I was kind of a skinny kid. All my jeans had “slim” on the label. I wasn’t scrawny, but let’s just say that had I worn the “husky” size, I would’ve been a pioneer in the now familiar trend of wearing trousers that fall well below the waistline.
I was a natural on the soccer field, too. Because soccer involves a lot of running followed by additional running, I was able to burn a lot of calories. And that was a good thing, because as I grew into the quasi independence of high school and college, I didn’t always eat healthy meals. Left to my own devices, a burger, fries and Coke was typical.
My metabolism ran high—or at least I thought it did. Even into my 30s, I seemed to be able to eat anything and not put on weight or suffer any health problems. Now more than 10 years later I know better.
Dr. John Joseph II, a Family Physician at Scott & White whose favorite subjects of primary care include fitness, nutrition and preventive medicine, explains it this way: “Slim individuals can be lured into a false sense of security. If the individual has a high metabolism, he may think that foods high in fat and cholesterol will not cause him any harm. But that’s not the case; even slim individuals can have high cholesterol if their diet is rich in saturated fats. And high cholesterol increases the risk of heart disease and stroke.”
Flashback to Fast Food Nation
I was indoctrinated into the Fast Food Nation at a young age. My second grade teacher rounded up the class one day for a “field trip” to [insert the name of an internationally recognized fast food chain here]. When we arrived in our big orange school bus, we were ushered inside and down a flight of stairs into a large, brightly decorated meeting room below the restaurant—already an intriguing twist to a 7-year-old boy expecting to stay topside.
The host of the event invited us to take a seat around a series of rectangular tables. The tables were pushed together one after the other and covered with several white table clothes. This created the illusion of sitting at one very large, very important table.
The host and his happy helpers treated us like little kings and queens, serving not only free food and drink, but also plenty of branded hats, toys and trinkets. And for our entertainment, a movie was shown on a portable screen at the head of the table. Are you shocked to learn that the movie featured the restaurant’s “spokescharacter” in an imaginary town filled with colorfully imaginary characters all caught up in a mystery only a second grader could appreciate?
Sorry, rhetorical question.
As the light of the projector travelled across the table tops and onto the screen, nothing less than euphoria washed over my brain. With the delicious food now digesting its way into my bloodstream, I subconsciously surrendered my palate to the brand. To this day, its familiar signage causes a Pavlovian response to steer my SUV through its entrance.
High Cholesterol in Cubicle Land
As my years of working behind a computer increased, my metabolism seemed to proportionately decrease. So did my athletic endeavors. I traded running around a soccer field for less vigorous outings on the golf course. And to make matters worse, I continued my eating habits of old. And not just fast food. I used to be able to munch down a sleeve of crackers and burn it off just breathing. Twenty-five pounds later: “goodbye high metabolism, hello jelly belly.”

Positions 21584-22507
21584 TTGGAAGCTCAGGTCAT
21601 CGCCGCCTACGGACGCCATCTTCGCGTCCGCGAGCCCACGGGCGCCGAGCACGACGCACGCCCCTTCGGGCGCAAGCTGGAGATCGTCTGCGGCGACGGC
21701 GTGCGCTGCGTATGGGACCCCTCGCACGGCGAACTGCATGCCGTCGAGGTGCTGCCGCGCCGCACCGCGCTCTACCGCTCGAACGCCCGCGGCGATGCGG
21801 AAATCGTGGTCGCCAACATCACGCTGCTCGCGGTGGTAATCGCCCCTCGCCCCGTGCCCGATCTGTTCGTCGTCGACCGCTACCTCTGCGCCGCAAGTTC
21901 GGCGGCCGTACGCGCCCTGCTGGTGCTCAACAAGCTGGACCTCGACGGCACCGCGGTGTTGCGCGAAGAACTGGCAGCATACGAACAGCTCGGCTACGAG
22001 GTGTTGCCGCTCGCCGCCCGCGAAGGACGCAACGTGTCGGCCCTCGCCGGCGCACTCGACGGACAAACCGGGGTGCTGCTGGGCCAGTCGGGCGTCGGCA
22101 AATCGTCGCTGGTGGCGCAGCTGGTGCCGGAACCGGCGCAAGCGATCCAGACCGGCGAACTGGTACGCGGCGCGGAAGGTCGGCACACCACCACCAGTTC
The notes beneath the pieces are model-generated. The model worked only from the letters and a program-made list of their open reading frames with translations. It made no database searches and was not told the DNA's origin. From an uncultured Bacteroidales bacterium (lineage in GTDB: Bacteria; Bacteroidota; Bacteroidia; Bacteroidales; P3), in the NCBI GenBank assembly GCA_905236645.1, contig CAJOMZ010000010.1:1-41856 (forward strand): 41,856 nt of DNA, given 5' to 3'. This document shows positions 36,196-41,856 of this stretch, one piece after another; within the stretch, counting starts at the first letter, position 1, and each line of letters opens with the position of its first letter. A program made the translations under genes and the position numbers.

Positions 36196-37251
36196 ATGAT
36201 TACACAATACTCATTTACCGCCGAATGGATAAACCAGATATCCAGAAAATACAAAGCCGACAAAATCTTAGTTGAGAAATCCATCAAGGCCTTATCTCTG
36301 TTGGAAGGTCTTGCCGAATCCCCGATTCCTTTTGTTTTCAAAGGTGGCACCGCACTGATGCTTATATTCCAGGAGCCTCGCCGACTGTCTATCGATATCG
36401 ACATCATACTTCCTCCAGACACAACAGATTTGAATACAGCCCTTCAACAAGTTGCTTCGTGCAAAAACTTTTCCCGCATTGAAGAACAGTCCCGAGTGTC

Hello high cholesterol, too.
My last physical exam and blood screening woke me up. My total blood cholesterol level had reached 225 — not horrible, but it did put me on the borderline for high risk of heart disease. Less than 200 mg/dL (milligrams per deciliter of blood) is desirable.
My doctor explained that while genetics can have an impact, changes in my diet and exercise routines were in order. I haven’t sworn off fast food. There are healthier fast food options out there and resources like Eat This, Not That! are making it easier to choose. However, I’ve made fast food much less of a habit and am more aware of eating a heart-healthy diet and exercising regularly. I’ve lost 15 pounds and expect to see a similar drop in my cholesterol after my next annual physical and blood screening.
Individuals who develop the right eating habits and engage in regular physical activity early on in life have a greater chance of continuing to live a healthy lifestyle. “A healthy lifestyle, which includes eating foods low in fat and high in carbohydrates and protein, exercising regularly, and avoiding tobacco and excessive alcohol, must become a way of life, not a fad,” explains Dr. Joseph.
If you haven’t had a routine physical and blood work done in the last year, schedule an appointment with your family doctor. Discuss your personal and family medical history, your diet and exercise routine, and ask for the doctor’s recommendations.
Even if you feel fine now, a different story could be writing itself on your artery walls.